I don’t do record reviews. At least I didn’t until now. I guess I have to start because Dear Old Dad and I are starting a folk music magazine (more on that later) and reviews are going to happen now and then . . .
Anyway, here goes:
My wife and I have had a special fondness for the English band known as Harp & A Monkey ever since we received the group’s first CD back in 2011. That disk wound up being blasted in our car stereo on just about every trip back and forth from the hospital.
The band’s website describes the group as, “electro-folk storytellers“. That works for me because describing what Harp & A Monkey does is like trying to explain a Zen koan. The band makes very British music while addressing topics that are completely universal. They have a sound that is exhilaratingly modern while being deeply rooted in tradition. Intelligent but innocent. Brash and gentle. The comparisons could go on forever but it adds up to the simple fact that Harp & A Monkey just is.
The band’s new album, All Life Is Here, finds the group continuing to blend old and new ideas. The results are great – and sometimes breathtaking. The title track, an old poem put to new music, simply describes the people and happenings on a street that could be anywhere. As someone who has spent a good part of his life in small towns I completely relate when the chorus becomes an almost triumphant shout proclaiming that, “All life is here”.
The other tracks are equally good. The music blends traditional and unexpected instruments and sounds to tell stories. The instruments are handled with the kind of relaxed expertise that makes it a treat to sit back and let the band spin a tale wrapped in beautiful music.
This a great album.
Harp & A Monkey on the web: http://www.harpandamonkey.com/
Harp & A Monkey on Facebook: https://www.facebook.com/Harpandamonkey
The first in a planned series of introductory harmonica workshops.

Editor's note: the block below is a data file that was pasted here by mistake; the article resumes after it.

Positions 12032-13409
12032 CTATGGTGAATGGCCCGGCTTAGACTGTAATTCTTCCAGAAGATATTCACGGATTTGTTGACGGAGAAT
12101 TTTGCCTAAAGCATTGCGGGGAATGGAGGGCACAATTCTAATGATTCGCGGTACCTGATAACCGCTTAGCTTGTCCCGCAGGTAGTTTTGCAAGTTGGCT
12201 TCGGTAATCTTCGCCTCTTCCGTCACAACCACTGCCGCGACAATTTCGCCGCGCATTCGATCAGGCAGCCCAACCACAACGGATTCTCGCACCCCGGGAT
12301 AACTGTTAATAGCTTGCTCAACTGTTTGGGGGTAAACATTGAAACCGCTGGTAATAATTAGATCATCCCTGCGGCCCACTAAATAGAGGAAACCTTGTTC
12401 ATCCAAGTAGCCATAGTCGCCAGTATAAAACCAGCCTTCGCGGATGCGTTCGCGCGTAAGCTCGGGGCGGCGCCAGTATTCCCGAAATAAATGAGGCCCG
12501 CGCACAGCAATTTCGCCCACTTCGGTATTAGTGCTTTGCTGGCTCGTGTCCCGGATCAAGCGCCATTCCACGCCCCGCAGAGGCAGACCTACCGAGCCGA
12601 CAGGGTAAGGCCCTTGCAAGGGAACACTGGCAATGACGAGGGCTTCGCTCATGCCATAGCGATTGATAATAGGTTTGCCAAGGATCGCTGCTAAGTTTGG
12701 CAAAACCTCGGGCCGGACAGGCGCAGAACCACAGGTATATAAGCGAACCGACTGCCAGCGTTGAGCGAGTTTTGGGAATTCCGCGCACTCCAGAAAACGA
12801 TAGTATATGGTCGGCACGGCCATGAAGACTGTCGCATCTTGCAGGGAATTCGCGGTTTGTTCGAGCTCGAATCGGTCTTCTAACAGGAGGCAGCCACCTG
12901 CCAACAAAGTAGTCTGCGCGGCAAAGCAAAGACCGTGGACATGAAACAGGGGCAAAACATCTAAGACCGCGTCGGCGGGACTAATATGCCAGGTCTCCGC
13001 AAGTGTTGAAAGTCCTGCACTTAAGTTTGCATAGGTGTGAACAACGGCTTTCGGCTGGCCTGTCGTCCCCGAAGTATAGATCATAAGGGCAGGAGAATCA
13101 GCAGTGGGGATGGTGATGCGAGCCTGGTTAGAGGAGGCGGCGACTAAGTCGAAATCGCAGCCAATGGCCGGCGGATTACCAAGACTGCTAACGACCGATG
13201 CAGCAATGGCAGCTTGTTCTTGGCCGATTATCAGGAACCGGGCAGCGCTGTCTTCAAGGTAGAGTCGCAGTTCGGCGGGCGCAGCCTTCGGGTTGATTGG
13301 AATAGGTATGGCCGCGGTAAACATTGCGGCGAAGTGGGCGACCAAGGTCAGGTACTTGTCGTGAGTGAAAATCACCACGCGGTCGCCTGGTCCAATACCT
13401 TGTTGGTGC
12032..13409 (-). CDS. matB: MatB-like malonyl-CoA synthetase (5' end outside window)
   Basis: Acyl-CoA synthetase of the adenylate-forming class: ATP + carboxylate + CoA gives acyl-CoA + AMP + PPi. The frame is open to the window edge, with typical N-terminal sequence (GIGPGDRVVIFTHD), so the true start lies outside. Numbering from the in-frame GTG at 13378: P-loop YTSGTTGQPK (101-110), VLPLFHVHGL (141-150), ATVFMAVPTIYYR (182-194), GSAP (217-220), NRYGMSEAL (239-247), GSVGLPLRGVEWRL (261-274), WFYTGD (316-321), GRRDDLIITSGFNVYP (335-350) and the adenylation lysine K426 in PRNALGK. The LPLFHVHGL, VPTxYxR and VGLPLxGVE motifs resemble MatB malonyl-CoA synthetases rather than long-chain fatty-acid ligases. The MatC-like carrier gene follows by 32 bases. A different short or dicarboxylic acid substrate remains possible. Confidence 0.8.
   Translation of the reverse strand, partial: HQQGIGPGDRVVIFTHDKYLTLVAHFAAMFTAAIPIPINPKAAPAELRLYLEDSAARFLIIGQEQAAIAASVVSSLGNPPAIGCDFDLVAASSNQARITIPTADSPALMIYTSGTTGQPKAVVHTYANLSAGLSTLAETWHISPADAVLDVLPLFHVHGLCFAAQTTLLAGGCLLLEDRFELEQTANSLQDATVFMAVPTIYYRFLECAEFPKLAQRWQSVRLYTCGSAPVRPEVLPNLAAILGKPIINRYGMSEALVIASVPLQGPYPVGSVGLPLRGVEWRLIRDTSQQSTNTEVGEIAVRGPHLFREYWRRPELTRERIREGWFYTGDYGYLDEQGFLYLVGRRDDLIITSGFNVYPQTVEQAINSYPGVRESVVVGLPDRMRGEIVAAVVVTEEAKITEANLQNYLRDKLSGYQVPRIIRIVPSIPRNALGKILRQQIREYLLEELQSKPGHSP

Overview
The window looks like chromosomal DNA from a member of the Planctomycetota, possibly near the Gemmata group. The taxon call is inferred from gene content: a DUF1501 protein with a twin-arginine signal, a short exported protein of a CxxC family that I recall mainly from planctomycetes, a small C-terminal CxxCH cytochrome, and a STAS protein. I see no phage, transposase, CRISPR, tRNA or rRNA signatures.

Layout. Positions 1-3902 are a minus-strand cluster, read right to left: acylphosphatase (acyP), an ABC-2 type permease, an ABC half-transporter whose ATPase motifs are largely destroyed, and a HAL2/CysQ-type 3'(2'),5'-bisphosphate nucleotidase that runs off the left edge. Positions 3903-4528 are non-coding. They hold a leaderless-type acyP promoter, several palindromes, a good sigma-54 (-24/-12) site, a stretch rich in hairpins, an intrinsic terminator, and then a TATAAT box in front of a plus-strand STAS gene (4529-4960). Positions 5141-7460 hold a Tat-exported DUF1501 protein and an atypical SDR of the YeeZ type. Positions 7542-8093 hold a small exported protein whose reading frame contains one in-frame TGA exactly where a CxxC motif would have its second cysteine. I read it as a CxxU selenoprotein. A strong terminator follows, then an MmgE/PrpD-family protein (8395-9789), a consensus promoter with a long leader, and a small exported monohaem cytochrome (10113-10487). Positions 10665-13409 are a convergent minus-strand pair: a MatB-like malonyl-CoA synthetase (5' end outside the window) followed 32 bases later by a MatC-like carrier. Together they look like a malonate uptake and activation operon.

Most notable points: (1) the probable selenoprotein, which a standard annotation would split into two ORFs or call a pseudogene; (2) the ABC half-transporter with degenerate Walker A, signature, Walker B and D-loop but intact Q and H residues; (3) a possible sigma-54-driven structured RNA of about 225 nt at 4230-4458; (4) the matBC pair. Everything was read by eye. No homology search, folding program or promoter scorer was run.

Available on the Internet Archive.
This morning, for the first Sunday in ages, I was well enough to go to church with Amy.
When I walked into the chapel the congregation broke out in applause. I didn’t expect that. There is something comforting about having so many people happy to see that I am doing better.
After church I took Amy to ihop. At the table behind us a family was exchanging Christmas presents. They were not able to be together at Christmas so they were celebrating the holiday in February.
Among the group of holiday revelers was a mother and child. The baby seemed fascinated by me. He probably thought I was Shrek. Anyway, I grabbed my harmonica and played Silent Night for the little one.
Picked up my Martin and ran through some old chestnuts. “Walk On By”, “The Green Green Grass of Home”, “The Town I Loved So Well”, “I Still Miss Someone” and a bunch of others.
My shoulder was okay, but my biceps tendon was screaming until I got the guitar neck at an angle where my arm was, shall we say, functioning harmoniously.
The best part was realizing that, as I continue to heal, I have the privilege of rediscovering my guitar all over again.
Are You Washed In The Blood Of The Lamb?
Howdy. Just though you might like to see a few Pictures I had taken yesterday here at the South Pole Station with my Dearing Banjo. It was only -50 below out not to bad of a day. But you still just can’t play a lot of banjo in that cold of weather LOL. Enjoy.
Jack Sharp. South Pole Station Antarctica.
More adventures with Captain Jack:
Little Quinoa is a wonderful companion.